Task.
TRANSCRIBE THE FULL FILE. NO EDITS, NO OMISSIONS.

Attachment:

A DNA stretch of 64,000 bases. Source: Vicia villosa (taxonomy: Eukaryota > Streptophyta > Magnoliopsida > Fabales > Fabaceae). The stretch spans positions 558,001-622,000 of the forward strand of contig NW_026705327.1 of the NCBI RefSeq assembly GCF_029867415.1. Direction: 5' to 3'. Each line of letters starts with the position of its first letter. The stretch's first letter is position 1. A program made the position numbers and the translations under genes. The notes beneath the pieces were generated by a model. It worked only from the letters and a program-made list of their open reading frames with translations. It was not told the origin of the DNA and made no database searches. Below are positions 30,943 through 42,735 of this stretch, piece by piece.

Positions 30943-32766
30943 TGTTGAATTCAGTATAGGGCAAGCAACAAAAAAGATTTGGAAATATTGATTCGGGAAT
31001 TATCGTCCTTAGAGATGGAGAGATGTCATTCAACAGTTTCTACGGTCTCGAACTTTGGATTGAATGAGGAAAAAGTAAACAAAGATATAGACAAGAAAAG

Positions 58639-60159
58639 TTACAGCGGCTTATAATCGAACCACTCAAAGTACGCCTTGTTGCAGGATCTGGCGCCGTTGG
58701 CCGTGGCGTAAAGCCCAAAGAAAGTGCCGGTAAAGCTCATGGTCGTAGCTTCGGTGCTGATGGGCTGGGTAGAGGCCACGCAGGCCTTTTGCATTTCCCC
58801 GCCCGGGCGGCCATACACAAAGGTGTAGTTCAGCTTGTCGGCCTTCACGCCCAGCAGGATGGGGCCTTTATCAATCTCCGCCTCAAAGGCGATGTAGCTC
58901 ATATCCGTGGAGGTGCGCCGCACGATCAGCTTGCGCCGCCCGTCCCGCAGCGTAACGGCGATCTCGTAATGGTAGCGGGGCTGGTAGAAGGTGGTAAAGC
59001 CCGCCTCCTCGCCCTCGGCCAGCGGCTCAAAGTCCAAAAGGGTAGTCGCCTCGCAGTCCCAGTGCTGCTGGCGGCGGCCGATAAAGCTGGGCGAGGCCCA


A DNA stretch of 64,000 bases. Source: Vicia villosa (taxonomy: Eukaryota > Streptophyta > Magnoliopsida > Fabales > Fabaceae). The stretch spans positions 558,001-622,000 of the forward strand of contig NW_026705327.1 of the NCBI RefSeq assembly GCF_029867415.1. Direction: 5' to 3'. Each line of letters starts with the position of its first letter. The stretch's first letter is position 1. A program made the position numbers and the translations under genes. The notes beneath the pieces were generated by a model. It worked only from the letters and a program-made list of their open reading frames with translations. It was not told the origin of the DNA and made no database searches. Below are positions 30,943 through 42,735 of this stretch, piece by piece.

Positions 30943-32766
30943 TGTTGAATTCAGTATAGGGCAAGCAACAAAAAAGATTTGGAAATATTGATTCGGGAAT
31001 TATCGTCCTTAGAGATGGAGAGATGTCATTCAACAGTTTCTACGGTCTCGAACTTTGGATTGAATGAGGAAAAAGTAAACAAAGATATAGACAAGAAAAG

Positions 58639-60159
58639 TTACAGCGGCTTATAATCGAACCACTCAAAGTACGCCTTGTTGCAGGATCTGGCGCCGTTGG
58701 CCGTGGCGTAAAGCCCAAAGAAAGTGCCGGTAAAGCTCATGGTCGTAGCTTCGGTGCTGATGGGCTGGGTAGAGGCCACGCAGGCCTTTTGCATTTCCCC
58801 GCCCGGGCGGCCATACACAAAGGTGTAGTTCAGCTTGTCGGCCTTCACGCCCAGCAGGATGGGGCCTTTATCAATCTCCGCCTCAAAGGCGATGTAGCTC
58901 ATATCCGTGGAGGTGCGCCGCACGATCAGCTTGCGCCGCCCGTCCCGCAGCGTAACGGCGATCTCGTAATGGTAGCGGGGCTGGTAGAAGGTGGTAAAGC
59001 CCGCCTCCTCGCCCTCGGCCAGCGGCTCAAAGTCCAAAAGGGTAGTCGCCTCGCAGTCCCAGTGCTGCTGGCGGCGGCCGATAAAGCTGGGCGAGGCCCA